1. A method for retrieving a periodically changing document on a document delivery system, comprising the steps of:

obtaining an address for said document;
recognizing a temporal field within said address;
modifying said temporal field of said address to reflect a different instance; and
retrieving an updated document using the modified address including the steps of: storing the modified address in a print schedule; automatically requesting, without user intervention, said updated document based on the print schedule; transmitting said updated document to a printing device; and automatically printing, without user intervention, the document on said printing device.

2. The method of claim 1 wherein said temporal field is a date field.

3. The method of claim 1 wherein said temporal field is a time field.

4. The method of claim 1 wherein said address is a universal resource locator for the Internet.

5. The method of claim 1, wherein the step of recognizing a temporal field comprises the step of sequentially searching said address for a temporal pattern from a database of possible temporal patterns.

6. The method of claim 1 wherein said address is a first address, wherein the step of recognizing a temporal field comprises the steps of:

obtaining a second address for said document, said second address having different instance of said temporal field;
comparing said first address to said second address to recognize a pattern of said temporal field; and
adding said pattern of said temporal field to a database of possible temporal patterns.

7. The method of claim 1, wherein the step of modifying said temporal field further comprises the steps of:

converting the temporal field into an intermediate value;
calculating said different instance based on said intermediate value and an adjustment interval;
formatting said different instance to fit a pattern of said temporal field; and
substituting the formatted different instance into said temporal field.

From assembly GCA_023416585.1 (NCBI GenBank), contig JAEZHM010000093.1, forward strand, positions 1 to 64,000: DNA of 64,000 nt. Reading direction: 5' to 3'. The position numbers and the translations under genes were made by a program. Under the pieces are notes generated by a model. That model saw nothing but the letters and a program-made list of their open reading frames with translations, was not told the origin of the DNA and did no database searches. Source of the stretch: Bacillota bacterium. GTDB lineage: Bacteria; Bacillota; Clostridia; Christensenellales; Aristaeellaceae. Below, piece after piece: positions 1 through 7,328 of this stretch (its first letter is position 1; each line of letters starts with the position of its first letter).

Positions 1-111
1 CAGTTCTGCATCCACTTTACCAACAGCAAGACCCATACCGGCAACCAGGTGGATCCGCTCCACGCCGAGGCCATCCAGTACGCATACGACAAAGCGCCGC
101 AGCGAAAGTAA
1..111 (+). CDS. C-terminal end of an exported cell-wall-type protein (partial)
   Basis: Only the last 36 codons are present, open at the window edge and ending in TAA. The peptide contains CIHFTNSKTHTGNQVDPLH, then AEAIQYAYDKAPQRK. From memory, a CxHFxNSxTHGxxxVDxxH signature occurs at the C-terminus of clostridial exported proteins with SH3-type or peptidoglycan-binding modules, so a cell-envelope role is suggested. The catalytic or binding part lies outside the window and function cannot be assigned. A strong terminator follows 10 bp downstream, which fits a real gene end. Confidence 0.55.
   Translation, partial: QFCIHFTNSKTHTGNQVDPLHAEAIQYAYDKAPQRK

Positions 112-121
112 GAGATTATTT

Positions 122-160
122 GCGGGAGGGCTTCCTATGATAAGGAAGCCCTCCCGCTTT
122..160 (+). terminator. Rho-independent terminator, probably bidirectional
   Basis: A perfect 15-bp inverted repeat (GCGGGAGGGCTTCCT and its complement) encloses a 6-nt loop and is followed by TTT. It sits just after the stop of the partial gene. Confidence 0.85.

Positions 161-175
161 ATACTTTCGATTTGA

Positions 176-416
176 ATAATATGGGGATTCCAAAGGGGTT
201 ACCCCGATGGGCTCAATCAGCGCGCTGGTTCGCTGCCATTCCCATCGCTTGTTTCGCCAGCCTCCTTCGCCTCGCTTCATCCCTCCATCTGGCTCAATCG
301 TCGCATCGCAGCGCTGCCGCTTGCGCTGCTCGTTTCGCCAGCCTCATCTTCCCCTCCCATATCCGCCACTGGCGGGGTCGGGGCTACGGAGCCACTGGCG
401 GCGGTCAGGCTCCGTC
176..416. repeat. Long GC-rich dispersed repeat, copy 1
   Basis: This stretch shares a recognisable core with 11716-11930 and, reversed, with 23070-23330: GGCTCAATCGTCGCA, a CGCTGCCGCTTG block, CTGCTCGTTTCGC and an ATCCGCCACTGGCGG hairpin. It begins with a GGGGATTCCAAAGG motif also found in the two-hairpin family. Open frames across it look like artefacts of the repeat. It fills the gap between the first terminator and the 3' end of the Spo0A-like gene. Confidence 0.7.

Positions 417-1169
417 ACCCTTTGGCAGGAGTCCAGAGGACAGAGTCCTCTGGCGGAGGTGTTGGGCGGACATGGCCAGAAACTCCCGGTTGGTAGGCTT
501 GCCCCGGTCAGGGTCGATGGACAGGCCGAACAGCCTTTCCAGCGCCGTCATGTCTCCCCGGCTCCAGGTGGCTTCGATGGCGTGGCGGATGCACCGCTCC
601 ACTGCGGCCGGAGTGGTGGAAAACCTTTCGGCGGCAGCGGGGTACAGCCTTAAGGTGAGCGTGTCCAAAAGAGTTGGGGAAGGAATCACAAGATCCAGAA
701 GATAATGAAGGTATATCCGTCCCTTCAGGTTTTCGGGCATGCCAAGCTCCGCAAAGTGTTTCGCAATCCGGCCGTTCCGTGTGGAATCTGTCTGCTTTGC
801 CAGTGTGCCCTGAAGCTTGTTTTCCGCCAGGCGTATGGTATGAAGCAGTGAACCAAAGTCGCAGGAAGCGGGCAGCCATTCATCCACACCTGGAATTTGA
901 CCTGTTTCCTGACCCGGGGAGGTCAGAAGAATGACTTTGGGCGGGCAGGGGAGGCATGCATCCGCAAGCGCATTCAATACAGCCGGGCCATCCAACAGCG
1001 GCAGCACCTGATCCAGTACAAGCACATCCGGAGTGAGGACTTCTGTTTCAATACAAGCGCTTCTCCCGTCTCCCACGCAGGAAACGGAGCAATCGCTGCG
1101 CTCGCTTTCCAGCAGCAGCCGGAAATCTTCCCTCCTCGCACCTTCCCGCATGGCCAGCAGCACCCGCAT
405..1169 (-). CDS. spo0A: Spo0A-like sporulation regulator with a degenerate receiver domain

8. The method of claim 7 further comprising the step of retrieving said adjustment interval from a knowledge module.

9. An apparatus for periodically retrieving a document having an address, comprising:

a document server;
a scheduler coupled to said document server, said scheduler, without user intervention, periodically updating a temporal field in the address of said document wherein said document server retrieves changed documents using updated addresses from said scheduler; and
a printing device operatively coupled to said document server; wherein said document server automatically transmits, without user intervention, the changed documents to said printing device; and wherein said printing device automatically prints, without user intervention, the changed documents on said printing device.

10. The apparatus of claim 9, wherein said scheduler further comprises:

a database of patterns of possible temporal fields; and
a processor sequentially accessing the database of patterns wherein said processor scans said address with the sequentially accessed patterns for said temporal field and wherein upon identifying said temporal field said processor updates said temporal field.

11. The apparatus of claim 9 further comprising a network coupling said document server with said scheduler.

12. The apparatus of claim 11, wherein said network is the Internet.

Referenced Cited
U.S. Patent Documents
6029175 February 22, 2000 Jacobstein et al.
6269370 July 31, 2001 Kirsch
6638314 October 28, 2003 Meyerzon et al.
Foreign Patent Documents
0834822 April 1998 EP
0869652 October 1998 EP
1006466 June 2000 EP
2328300 February 1999 GB
WO0076198 December 2000 WO
Patent History
Patent number: 6980311
Type: Grant
Filed: Mar 27, 2000
Date of Patent: Dec 27, 2005
Assignee: Hewlett-Packard Development Company, L.P. (Houston, TX)
Inventors: Kevin G. Currans (Philomath, OR), Aloke Gupta (Corvallis, OR)
Primary Examiner: Douglas Tran
Attorney: Timothy F. Myers
Application Number: 09/536,862